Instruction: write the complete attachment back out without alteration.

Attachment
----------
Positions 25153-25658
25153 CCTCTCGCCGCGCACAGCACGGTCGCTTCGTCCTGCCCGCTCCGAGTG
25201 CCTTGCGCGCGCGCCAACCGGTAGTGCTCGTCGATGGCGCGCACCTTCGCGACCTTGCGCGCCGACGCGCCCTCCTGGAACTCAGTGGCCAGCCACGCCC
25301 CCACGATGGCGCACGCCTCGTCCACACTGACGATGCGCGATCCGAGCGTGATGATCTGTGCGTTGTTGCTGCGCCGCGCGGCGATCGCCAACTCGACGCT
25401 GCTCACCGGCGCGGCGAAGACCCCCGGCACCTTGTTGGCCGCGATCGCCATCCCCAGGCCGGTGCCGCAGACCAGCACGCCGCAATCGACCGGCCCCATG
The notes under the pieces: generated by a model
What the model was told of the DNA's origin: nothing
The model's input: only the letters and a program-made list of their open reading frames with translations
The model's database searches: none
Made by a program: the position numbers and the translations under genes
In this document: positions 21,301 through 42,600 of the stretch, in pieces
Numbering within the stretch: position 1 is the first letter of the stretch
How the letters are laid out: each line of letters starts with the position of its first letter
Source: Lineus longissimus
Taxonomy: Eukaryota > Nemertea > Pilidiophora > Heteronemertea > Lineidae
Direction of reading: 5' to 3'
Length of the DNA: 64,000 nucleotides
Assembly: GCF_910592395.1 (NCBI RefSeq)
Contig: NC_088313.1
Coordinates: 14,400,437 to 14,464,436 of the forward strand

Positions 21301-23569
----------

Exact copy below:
Positions 25153-25658
25153 CCTCTCGCCGCGCACAGCACGGTCGCTTCGTCCTGCCCGCTCCGAGTG
25201 CCTTGCGCGCGCGCCAACCGGTAGTGCTCGTCGATGGCGCGCACCTTCGCGACCTTGCGCGCCGACGCGCCCTCCTGGAACTCAGTGGCCAGCCACGCCC
25301 CCACGATGGCGCACGCCTCGTCCACACTGACGATGCGCGATCCGAGCGTGATGATCTGTGCGTTGTTGCTGCGCCGCGCGGCGATCGCCAACTCGACGCT
25401 GCTCACCGGCGCGGCGAAGACCCCCGGCACCTTGTTGGCCGCGATCGCCATCCCCAGGCCGGTGCCGCAGACCAGCACGCCGCAATCGACCGGCCCCATG
The notes under the pieces: generated by a model
What the model was told of the DNA's origin: nothing
The model's input: only the letters and a program-made list of their open reading frames with translations
The model's database searches: none
Made by a program: the position numbers and the translations under genes
In this document: positions 21,301 through 42,600 of the stretch, in pieces
Numbering within the stretch: position 1 is the first letter of the stretch
How the letters are laid out: each line of letters starts with the position of its first letter
Source: Lineus longissimus
Taxonomy: Eukaryota > Nemertea > Pilidiophora > Heteronemertea > Lineidae
Direction of reading: 5' to 3'
Length of the DNA: 64,000 nucleotides
Assembly: GCF_910592395.1 (NCBI RefSeq)
Contig: NC_088313.1
Coordinates: 14,400,437 to 14,464,436 of the forward strand

Positions 21301-23569